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  • $\begingroup$ 1: In reality the "healthy" economy has an inflation of around 3%. In a recession, (where interest rates can get negative) the economy slows down that is deflationary, but with money printing it's overall inflationary. So while in theory your calculation works, the real interest rate is always lower than nominal, so it still doesn't make sense for a household or anyone to buy negative yielding bonds. 2: I still don't get it why wouldn't it worth more for an individual to keep it as a deposit in a bank. In that way it's liquid, and has a low positive interest on deposit on it, which is better. $\endgroup$ – curiousTrader May 21 at 20:56
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    $\begingroup$ @curiousTrader 1. it is not true that "real interest rate is always lower than nominal". in fact recently in US the estimated real interest rate was higher than nominal one as the picture in link from Mishkin textbook shows. Also, there are some other countries where that happened more often. uploads-cdn.omnicalculator.com/images/real_interest_rate/…. 2. if economy experiences negative interest rate bank deposit interest rate will be most likely negative as well as in NL now for any large sums (ABN amro applies them to deposits above 2,500,000e), $\endgroup$ – 1muflon1 May 21 at 21:14
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    $\begingroup$ I see, it was just hard to imagine it from a household point of view. So with large sums, the interest on gov bond is higher than on bank deposit, even though both of them are negative. Thanks! $\endgroup$ – curiousTrader May 21 at 22:58
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Under most circumstances, bonds is the most secured asset deposit method.

  1. Physical cash storage is hard to implement securely. Theft and disaster damage are expensive to guard against. Real estate costs increases linearly with volume.

  2. Bank accounts are much cheaper and could be profitable (positive yield) and safe enough for most people (government insurance covers each person at each bank to $250k in US, 85k pounds in UK). However if you have millions of dollars to deposit (quite easily reached for any business), the risk of bank failing on you starts to show up.

  3. Government bonds could offer stronger backing for the deposit, if said government show strong resilience than any of the banks available. In this case, the depositor may choose to buy government bond even when the yield is low or negative.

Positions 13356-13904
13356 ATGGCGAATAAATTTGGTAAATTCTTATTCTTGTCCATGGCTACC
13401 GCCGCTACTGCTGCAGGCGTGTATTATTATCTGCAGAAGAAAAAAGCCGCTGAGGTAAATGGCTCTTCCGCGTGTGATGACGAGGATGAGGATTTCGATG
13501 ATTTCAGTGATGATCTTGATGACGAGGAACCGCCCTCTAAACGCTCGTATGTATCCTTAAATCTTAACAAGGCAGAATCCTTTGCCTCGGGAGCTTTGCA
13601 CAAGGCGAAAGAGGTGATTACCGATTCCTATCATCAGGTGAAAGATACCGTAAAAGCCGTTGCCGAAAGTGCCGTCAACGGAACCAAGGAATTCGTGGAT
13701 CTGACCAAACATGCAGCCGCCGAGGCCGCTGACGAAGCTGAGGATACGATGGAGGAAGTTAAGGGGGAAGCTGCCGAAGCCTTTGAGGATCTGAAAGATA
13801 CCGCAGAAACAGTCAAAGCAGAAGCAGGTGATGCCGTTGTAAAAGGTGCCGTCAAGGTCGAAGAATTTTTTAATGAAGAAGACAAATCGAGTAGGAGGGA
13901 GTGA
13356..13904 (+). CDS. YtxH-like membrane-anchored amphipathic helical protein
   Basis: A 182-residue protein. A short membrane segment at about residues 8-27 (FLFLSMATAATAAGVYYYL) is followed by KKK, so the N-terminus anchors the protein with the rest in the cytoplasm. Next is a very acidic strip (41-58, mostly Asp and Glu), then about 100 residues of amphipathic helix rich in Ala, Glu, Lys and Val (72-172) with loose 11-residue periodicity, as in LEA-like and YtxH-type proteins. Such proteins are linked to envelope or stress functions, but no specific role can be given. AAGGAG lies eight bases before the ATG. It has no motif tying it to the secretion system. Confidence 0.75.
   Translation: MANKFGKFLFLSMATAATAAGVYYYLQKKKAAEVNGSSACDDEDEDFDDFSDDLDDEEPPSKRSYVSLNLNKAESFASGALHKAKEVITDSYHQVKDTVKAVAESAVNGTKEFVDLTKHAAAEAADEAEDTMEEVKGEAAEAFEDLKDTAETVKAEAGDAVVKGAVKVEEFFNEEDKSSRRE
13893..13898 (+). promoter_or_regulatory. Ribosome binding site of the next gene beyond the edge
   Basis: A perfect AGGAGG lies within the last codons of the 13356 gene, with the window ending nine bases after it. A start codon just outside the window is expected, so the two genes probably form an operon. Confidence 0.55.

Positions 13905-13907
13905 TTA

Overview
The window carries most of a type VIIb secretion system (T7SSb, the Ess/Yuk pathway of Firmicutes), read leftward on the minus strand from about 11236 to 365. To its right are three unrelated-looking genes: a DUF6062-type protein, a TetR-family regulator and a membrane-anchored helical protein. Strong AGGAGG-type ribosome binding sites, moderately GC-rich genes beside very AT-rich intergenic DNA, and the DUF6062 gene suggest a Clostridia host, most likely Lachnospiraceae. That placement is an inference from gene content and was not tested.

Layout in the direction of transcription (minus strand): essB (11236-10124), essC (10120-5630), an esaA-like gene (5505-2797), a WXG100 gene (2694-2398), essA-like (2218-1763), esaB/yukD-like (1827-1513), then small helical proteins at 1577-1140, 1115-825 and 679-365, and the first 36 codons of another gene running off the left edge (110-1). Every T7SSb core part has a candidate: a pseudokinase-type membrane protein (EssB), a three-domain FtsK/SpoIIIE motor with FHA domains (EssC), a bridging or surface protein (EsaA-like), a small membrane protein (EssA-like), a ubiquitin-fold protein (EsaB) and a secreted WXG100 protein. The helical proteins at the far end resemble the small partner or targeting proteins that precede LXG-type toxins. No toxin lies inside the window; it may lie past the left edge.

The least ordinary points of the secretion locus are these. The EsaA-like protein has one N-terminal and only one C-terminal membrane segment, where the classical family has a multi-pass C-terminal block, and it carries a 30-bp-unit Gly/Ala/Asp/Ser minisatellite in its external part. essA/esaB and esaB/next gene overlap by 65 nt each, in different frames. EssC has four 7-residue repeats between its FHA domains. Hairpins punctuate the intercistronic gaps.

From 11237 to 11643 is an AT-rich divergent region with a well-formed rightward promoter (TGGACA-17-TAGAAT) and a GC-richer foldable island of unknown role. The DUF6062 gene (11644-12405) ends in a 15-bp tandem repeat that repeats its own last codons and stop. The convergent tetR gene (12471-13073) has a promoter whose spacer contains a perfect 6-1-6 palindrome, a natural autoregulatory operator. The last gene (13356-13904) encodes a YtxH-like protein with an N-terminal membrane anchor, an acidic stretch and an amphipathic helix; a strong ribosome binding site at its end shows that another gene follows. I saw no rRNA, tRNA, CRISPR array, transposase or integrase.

The pricing power that the government uses to push negative rates comes from its strong resilience to crisis relative to other institutions. The other extreme is also true: if the government is facing insolvency and its bond carries huge risk, then their yield skyrockets.

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The reason nobody else has cited: repo collateral.

https://alhambrapartners.com/2020/03/18/theyre-here-negative-ust-yields-finish-off-the-collateral-case/

"Collateral calls mean in some cases using gold as a last resort (which gets dumped immediately) and in others the buying of pristine collateral at any price. Gold is slammed while T-bill prices skyrocket, their yields plummet. For those unlucky enough to have neither option in front of them, fire sales of assets including stocks and other risk credits...

... Given these market fire sale conditions, obvious signs of gross systemic illiquidity, the Fed’s auctions should be bid full up to the limit each and every one. The demand for liquidity, any spare liquidity, is through the roof curiously everywhere except here.

The answer can only be collateral. In order to bid for the Fed’s bank reserves in any of these FRBNY operations, you have to post some of eligible MBS, agency debt, or UST’s. And when you do, whatever collateral you put up becomes encumbered (which means no repledging)."

A debt instrument, even if negative yielding, can still provide fuel for "rehypothecation", esp. in the off-book, unmeasured by monetary aggregates, shadow banking / eurodollar system.

If you look for "answers" to the repo rate spike in fall 2019

https://www.google.com/search?q=repo+rate+spike

... what you'll almost never hear is the idea that quantitative tightening, or the easing of quantitative easing - which tightened supply in the bond market - might have contributed to overnight repo rates touching 10%. Note that this also impacted the actual IOER, threatening to "uncork" the real overnight interbank rate. This would mean total loss of control by the Fed.

Overnight components overview: https://www.newyorkfed.org/aboutthefed/fedpoint/fed15.html

Typical msm article about the repo blowup: https://www.bloomberg.com/news/articles/2019-09-16/repo-market-chaos-drives-overnight-rate-up-by-most-in-months

Keep in mind, price is inverse to yield. More supply -> lower price -> higher yield. If you look at the yield of the benchmark US 10 year over the last few years, you'll see it climb into autumn '18, which was the first "blip" in the repo market. It made a double top around 3% with its 2014 high, and has been tanking ever since.